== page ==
Get these habits right, and the nonprofit tasks you loathe will breeze by. You may not enjoy doing them any more than previously, but you'll find getting them done sustains you.

You'll give the right amount of attention and spend the right amount of energy on all the tasks for fundraising, boards, programs, and marketing.

The New Time Management - Time Habits

Woman smiling about nonprofit time habits

Learning good time habits, the second of five breakthrough skills for nonprofit entrepreneurs, determines how you show up for all your activities.

I don't mean showing up on time.

I mean, how you show up, as in with what energy.

Your energy determines how you experience time.

Time habits determine how much energy you have.

Time habits are decisions

Young man smiling about nonprofit time habits

Time habits are habits about time (duh) - but let's break down what that means.

We think of habits as actions - waking up at a set time, putting on the right shoe before the left, parking in the same spot.

There are three parts to a habit:

  1. cue
  2. action
  3. reward

A cue is anything that reminds your brain that there's a pre-existing pattern for the current situation.

When your alarm blares in the morning, you switch it off without thinking. The noise is gone and you're awake (assuming you're not taking advantage of the snooze button).

The noise is the cue for the action of turning the alarm off. The noise ending and you being awake is the "reward". Even if you feel being awake is no fun at all, you've trained your brain to recognize "awake, alarm silent" as the intended outcome of turning the alarm off.

When the cue happened, your brain recognized the pattern and made an instantaneous decision to turn off the alarm.

You didn't need to decide consciously to turn the alarm off. Your arm was probably already in motion before you were consciously aware of the alarm.

The same thing happens when you arrive in the same parking spot without thinking about it.

Time habits are the automatic and semi-automatic decisions that affect your time and energy.

Let's consider the most important - boundaries and distractions.

Managing boundaries

Young woman managing boundaries

Setting boundaries is easy, but keeping them can be a challenge.

Surprises and interruptions play havoc with your well-structured schedule.

Certain people expect to have your attention when they appear before you.

As a skill, setting and enforcing boundaries is vital for nonprofit founders to be self-directed entrepreneurs.

Weak boundaries drain your energy in ways you don't control, because you've given control away.

The result is that you don't have enough energy for your own purposes.

There are two main types of boundary regarding time habits: time boundaries and task boundaries. Time boundaries are how well we keep to our schedule. Do meetings and calls routinely run over? Start late? Task boundaries are how well we finish what we've started before moving on to something else. Newsletter half-done? Board agenda still in limbo?

These look like scheduling and priority problems, but they're automatic and semi-automatic decisions. Our self-talk, conscious or not, processes a decision that yields a reward.

The meeting runs over because (we tell ourselves) the discussion must reach a conclusion, and a few minutes won't matter.

It'll be too difficult to get folks together again, so let's just continue.

The reward is reminding ourselves how busy and important we are.

We may even get a decision, but that's less important.

Our brains recognize this pattern as safe and sensible, and it flows smoothly.

We stop midway through a task with self-talk like, "I'm not feeling this right now," or "I should get more information first," and "I'll just think this over while I sort some laundry," all patterns that our brains recognize as safe and sensible.

We set boundaries around time and tasks but don't enforce them because we revert to undermining patterns of self-talk that have become habitual.

As habits, we don't challenge these decisions consciously.

And that's how to fix them.

We need to bring these decisions back into conscious awareness so that we can disrupt the pattern.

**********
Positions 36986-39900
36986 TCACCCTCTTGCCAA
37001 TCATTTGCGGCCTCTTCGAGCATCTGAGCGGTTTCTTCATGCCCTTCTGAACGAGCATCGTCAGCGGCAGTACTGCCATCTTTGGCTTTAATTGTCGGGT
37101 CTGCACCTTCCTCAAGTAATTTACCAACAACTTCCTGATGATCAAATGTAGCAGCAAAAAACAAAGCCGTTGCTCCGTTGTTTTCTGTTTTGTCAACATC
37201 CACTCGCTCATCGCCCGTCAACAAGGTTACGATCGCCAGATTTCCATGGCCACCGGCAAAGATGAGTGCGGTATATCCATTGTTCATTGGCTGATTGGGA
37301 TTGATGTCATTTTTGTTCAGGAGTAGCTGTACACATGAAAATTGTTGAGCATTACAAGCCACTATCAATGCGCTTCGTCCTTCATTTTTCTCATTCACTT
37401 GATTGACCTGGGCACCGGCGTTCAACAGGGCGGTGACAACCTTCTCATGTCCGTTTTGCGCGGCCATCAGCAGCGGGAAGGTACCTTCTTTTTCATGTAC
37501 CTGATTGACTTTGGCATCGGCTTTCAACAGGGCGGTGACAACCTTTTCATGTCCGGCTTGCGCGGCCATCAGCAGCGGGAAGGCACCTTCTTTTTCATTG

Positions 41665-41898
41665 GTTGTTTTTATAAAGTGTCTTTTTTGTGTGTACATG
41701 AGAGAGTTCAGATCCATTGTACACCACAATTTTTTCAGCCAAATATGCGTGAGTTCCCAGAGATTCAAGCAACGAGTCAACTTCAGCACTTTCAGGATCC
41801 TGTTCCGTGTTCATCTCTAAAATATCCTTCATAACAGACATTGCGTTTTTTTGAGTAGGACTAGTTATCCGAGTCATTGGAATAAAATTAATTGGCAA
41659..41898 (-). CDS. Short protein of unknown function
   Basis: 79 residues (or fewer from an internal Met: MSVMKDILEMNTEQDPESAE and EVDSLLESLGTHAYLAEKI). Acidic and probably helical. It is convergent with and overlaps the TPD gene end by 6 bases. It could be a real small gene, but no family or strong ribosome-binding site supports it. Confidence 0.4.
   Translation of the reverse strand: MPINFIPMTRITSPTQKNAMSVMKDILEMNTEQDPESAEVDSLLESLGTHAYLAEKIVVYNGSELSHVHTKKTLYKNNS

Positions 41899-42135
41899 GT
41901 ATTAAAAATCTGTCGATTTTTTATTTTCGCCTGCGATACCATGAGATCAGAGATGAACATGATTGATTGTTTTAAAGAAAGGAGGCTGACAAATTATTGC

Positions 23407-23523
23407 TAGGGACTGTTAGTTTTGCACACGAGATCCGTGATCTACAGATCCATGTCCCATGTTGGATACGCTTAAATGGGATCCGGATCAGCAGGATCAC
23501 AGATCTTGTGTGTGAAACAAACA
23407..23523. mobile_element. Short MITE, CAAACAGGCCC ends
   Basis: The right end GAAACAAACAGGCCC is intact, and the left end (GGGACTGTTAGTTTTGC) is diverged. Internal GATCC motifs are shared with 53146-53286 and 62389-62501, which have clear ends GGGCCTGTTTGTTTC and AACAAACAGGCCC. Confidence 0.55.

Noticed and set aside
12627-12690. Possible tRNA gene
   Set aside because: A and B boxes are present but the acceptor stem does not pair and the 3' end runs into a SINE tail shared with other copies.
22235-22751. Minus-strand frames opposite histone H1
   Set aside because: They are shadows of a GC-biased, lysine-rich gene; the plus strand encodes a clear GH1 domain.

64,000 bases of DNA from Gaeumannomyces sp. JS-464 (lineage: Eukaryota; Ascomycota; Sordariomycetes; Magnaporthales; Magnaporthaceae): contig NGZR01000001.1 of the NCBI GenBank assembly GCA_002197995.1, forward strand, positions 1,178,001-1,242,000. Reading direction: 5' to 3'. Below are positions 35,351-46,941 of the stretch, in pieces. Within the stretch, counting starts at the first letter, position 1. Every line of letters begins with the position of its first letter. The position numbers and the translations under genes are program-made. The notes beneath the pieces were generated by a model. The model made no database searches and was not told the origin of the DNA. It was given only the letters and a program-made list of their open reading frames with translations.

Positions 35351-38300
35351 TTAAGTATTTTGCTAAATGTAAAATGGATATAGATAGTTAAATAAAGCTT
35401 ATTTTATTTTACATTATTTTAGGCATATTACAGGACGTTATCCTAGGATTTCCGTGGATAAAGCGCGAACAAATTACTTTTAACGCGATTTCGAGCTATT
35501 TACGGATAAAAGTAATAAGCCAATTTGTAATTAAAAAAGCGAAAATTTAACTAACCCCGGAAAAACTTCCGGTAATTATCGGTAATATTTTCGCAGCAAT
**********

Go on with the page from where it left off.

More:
I coach nonprofit founders to use the acronym NAH - notice, acknowledge, halt.

Notice the decision, by recognizing the risk to the boundary, and listening out for your self-talk.

Acknowledge the decision by how familiar and automatic it feels.

Halt it in its tracks.

Make a different decision.

Finish the meeting without a decision.

Finish the Newsletter's first draft.

Managing distractions

Young woman with crown managing distractions

Distractions steal our attention before we know it.

Then they drain your energy because of the brain's power to switch your attention back and forth.

Like task boundaries, distractions pop up even when we're (trying to be) focused.

There are two ways to manage distractions - an easier way and a harder way.

The harder way is to use the NAH method above to challenge your self-talk.

When a distraction threatens your attention, your self-talk automatically decides, "Ooh, this shiny thing is important! I must look."

Relying only on this method is hard because you are still vulnerable to the attention-seeking pings and pop-ups that bombard us every day.

The easier way is to block as many of these distractions as possible.

Turn off your notifications.

Close your browser.

Shut the door.

Train the people around you when it's okay to interrupt, and when it's not.

Combined with enforcing task boundaries, managing distractions will get more work done with a lot less energy.

Tracking Habits, Not Minutes

Young working woman relaxed about nonprofit time habits

Having choice is a having power.

You have the power (choice) to choose to control your energy through your time habits or not.

You have the power to give yourself the power over your energy.

You have the choice to choose.

Most of us do not choose to choose.

That's not semantics.

We follow the path of least resistance.

We yield.

We squander ownership of this choice, this power, by focusing on external factors like schedules and what people around us say and do.

If we do so only a few times, our brains recognize the pattern and start laying down the habit.

Your brain wants to keep you safe. The brain reckons that if it can decide faster, it can preserve space for the vital decisions that keep you alive.

Like recognizing and responding to danger.

Nonprofit entrepreneurs are self-directed. They set their own intentions, rather than rely on supervisors, job descriptions, and quarterly targets. Their intentions will go only as far as their time habits permit.

They feel like they're running out of time and energy, but they have the power to release themselves from the treadmill by resetting their time habits. It shouldn't be so hard to help people!

That's why good time habits are a core skill for nonprofit entrepreneurs.

Do your time habits give you the energy you need to fulfill your purpose?